Rock and roll legend Little Richard succumbs to bone cancer at 87

“A-wop-bop-a-loo-bop-a-wop-bam-boom!” Whose lips could utter such energetic words?  None other than those of the incomparable Richard Wayne Penniman,…

“A-wop-bop-a-loo-bop-a-wop-bam-boom!”

Whose lips could utter such energetic words?  None other than those of the incomparable Richard Wayne Penniman, one of the founding fathers of rock and roll, who is simply known to us as Little Richard. One whose music broke color barriers, Penniman paved the way for many. He departed this life on May 9, after a lengthy battle with bone cancer. He was 87.

Before captivating the world with his flamboyant stage persona,  boisterous vocals, androgynous makeup and trademark pompadour hairstyle, Penniman was the third of twelve children, born Macon Georgia.  Deriving from a religious family, with a father as a church deacon, Penniman honed his singing skills by singing in church at a very young age. In October 1947,  Sister Rosetta Tharpe, one of his favorite singers overheard him singing her songs before a performance at the Macon City Auditorium. After being impressed with what she heard, She invited the then 14-year-old  to open her show.  After receiving his payment from Tharpe after the show, Penniman, became inspired to become a professional performer.

With every pro, came a few cons. Although Penniman sang in a nearby church, his father wasn’t supportive of his son’s music or musical tastes and even accused him of being gay. This  resulted in Penniman leaving home at age 13 and moving in with a white family in his hometown of Macon, GA.  Despite his father’s objections, Penniman retained his love of secular music. In 1949, while performing in Doctor Nubillo’s traveling show, Penniman’s fashion sense  became more eclectic as he became inspired to wear capes and turbans.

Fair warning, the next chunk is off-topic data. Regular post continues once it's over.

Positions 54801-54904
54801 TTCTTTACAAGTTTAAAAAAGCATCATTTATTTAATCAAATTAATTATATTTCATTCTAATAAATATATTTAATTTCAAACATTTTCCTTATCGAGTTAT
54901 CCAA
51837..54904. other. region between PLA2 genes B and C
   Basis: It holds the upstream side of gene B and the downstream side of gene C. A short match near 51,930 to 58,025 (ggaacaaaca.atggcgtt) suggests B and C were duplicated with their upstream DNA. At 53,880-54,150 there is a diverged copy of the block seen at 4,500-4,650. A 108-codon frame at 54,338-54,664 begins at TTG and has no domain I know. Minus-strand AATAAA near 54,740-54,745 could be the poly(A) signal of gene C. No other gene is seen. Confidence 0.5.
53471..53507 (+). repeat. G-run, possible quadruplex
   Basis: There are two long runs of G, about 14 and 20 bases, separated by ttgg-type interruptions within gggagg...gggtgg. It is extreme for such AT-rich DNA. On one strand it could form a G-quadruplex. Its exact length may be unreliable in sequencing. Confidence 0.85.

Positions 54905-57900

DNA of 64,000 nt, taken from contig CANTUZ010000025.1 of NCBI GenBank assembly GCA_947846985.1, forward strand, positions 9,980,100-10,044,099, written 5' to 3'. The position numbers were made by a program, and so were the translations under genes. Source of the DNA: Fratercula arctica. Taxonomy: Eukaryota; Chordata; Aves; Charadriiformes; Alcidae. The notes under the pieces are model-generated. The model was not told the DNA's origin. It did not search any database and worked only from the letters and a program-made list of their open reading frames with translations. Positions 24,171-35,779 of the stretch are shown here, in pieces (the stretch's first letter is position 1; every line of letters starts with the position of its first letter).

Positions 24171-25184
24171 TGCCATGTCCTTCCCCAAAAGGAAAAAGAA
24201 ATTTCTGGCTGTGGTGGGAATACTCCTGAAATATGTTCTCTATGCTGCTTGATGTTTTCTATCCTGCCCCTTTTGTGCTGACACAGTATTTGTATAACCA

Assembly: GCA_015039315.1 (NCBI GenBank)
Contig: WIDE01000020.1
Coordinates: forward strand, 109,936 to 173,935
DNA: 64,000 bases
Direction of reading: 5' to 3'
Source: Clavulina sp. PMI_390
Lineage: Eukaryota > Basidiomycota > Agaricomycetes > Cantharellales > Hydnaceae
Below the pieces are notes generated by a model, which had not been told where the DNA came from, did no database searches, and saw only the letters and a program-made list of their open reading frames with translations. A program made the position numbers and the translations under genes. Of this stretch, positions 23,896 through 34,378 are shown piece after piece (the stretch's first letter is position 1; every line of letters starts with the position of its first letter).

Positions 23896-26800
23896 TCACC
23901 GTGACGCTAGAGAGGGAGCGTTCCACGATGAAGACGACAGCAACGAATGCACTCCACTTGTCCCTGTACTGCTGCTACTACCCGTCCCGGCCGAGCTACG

After performing at Macon’s Tick Tock Club, and winning a local talent show, Penniman landed his first record deal, with RCA, in 1951. After growing tired of people mispronouncing his last name, it was soon dropped, and “Little Richard” was born. After years of performing, Penniman finally hit the big time in 1955 with the melodically rambunctious “Tutti Frutti”. Known as one of his signature songs, “Tutti Frutti became an instant hit, crossing over to the pop charts in both the United States and the United Kingdom. The hits didn’t stop there. The following year, Penniman scored his first number one hit with the equally energetic “Long Tall Sally”.

In less than three years later, fifteen more hit singles followed, with his performances resulting in one of the first integrated audiences. In 1962,  Penniman  briefly abandoned rock and roll music and became a  born again Christian. Becoming an ordained a minister in 1959, he released another album the same year entitled  God Is Real.  Although he never scored more top ten hits after 1958, his songs became some of  the greatest in rock & roll history, being covered over the years by everyone from the Beatles, to Elvis Presley, to Buddy Holly, to Jerry Lee Lewis.

Legends live forever.

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